thenewaveragebear1983 Thu 19-Oct-17 07:09:41

If I was buying a property and the owner refused to do a safety check because they were scared of what else it might show up, I would be incredibly cautious about proceeding. Have they had any surveys done?

Your electrics will be out of date- they are 26 years old. Your checks will show that. Your buyer had the choice whether to proceed with this knowledge (likely, as he's getting a good deal) or pull out. They can't 'make you' do the work.

When we bought ours our survey and electrical checks showed our upstairs lighting wasn't earthed, we rang the electrician who did the report and he quoted for the work, came round the week we moved in and did it.

thenewaveragebear1983 Thu 19-Oct-17 07:11:59

Sorry, just re-read. You could just say that he needs to pay for the survey himself, if you're willing for it to be done? It's not that you are refusing it, just that you won't pay for it?

PaintingByNumbers Thu 19-Oct-17 07:15:01

Just tell estate agent how it is, its undervalued for a quick sale, if these buyers are going to arse around, find other buyers quick smart. Or put it back on 10k higher.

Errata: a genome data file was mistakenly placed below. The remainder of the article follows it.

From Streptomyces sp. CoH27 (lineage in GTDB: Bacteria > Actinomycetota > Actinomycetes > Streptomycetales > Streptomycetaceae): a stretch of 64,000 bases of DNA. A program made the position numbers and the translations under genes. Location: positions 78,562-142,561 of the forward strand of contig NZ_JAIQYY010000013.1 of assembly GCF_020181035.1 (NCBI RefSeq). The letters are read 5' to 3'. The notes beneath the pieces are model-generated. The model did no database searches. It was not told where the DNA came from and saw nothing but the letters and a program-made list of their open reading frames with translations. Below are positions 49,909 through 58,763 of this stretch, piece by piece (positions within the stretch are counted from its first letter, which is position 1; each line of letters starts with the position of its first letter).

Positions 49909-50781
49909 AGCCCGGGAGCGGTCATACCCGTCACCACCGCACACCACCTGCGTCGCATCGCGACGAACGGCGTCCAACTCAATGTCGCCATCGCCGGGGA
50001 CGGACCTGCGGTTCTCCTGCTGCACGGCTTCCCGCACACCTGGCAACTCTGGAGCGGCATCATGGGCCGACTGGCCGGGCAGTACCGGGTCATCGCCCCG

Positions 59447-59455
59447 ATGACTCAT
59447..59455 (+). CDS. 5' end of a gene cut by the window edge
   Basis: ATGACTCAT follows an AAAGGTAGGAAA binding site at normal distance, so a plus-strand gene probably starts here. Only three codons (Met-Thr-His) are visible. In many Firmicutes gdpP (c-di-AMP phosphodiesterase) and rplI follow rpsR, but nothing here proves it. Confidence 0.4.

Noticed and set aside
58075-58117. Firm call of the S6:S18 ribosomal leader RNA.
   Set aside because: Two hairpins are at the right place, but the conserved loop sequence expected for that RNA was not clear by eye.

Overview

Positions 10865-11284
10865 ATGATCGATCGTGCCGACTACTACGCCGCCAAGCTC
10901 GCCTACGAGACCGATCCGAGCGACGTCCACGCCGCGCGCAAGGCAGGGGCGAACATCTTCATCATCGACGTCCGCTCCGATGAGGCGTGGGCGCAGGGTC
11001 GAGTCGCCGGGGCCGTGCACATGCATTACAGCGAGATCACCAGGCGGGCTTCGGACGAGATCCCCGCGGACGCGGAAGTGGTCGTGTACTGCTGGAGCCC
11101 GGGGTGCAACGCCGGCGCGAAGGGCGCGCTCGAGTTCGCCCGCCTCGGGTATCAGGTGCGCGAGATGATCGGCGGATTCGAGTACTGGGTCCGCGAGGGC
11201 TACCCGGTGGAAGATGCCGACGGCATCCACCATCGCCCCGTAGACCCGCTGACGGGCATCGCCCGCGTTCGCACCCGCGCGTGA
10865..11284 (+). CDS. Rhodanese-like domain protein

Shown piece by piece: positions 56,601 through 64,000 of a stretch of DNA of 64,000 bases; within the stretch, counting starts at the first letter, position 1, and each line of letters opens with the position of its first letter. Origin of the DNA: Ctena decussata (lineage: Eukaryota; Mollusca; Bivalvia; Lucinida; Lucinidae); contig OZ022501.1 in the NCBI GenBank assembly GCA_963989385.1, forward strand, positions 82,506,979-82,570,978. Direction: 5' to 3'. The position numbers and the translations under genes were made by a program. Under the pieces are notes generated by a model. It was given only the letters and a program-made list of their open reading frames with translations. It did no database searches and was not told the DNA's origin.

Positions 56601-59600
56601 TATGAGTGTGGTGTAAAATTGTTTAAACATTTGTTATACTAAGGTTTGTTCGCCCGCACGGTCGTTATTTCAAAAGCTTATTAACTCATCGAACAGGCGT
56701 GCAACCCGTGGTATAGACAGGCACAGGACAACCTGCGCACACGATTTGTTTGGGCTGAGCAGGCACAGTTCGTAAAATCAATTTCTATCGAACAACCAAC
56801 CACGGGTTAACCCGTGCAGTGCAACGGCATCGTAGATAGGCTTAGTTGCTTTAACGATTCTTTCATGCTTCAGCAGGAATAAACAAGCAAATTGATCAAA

TittyGolightly Thu 19-Oct-17 07:16:27

Odds are any buyer will want this. Better for you to spend £100 on something that could also be used for another buyer if the current sale falls through than everyone have to do their own, surely?

Tigerlilly17 Thu 19-Oct-17 07:48:57

Hi
Yes, I’m happy for the electrical check to be done , I just don’t feel I should pay. It’s just something the surveyor reconmended having checked when the survey was done a few days ago. It just mentioned it was dated, not unsafe. I supose I’m just trying to figure out who ends up paying if they recommend a new fuse box? (£300 approx) I’m not being unreasonable, but I’m paying for these checks myself in new house , so don’t feel I should be paying for everybody else’s checks. He is arranging another visit with a builder mate, so might just talk to him then about how at this price he is going to have to absorb these extra costs or else we will relist it at a higher price .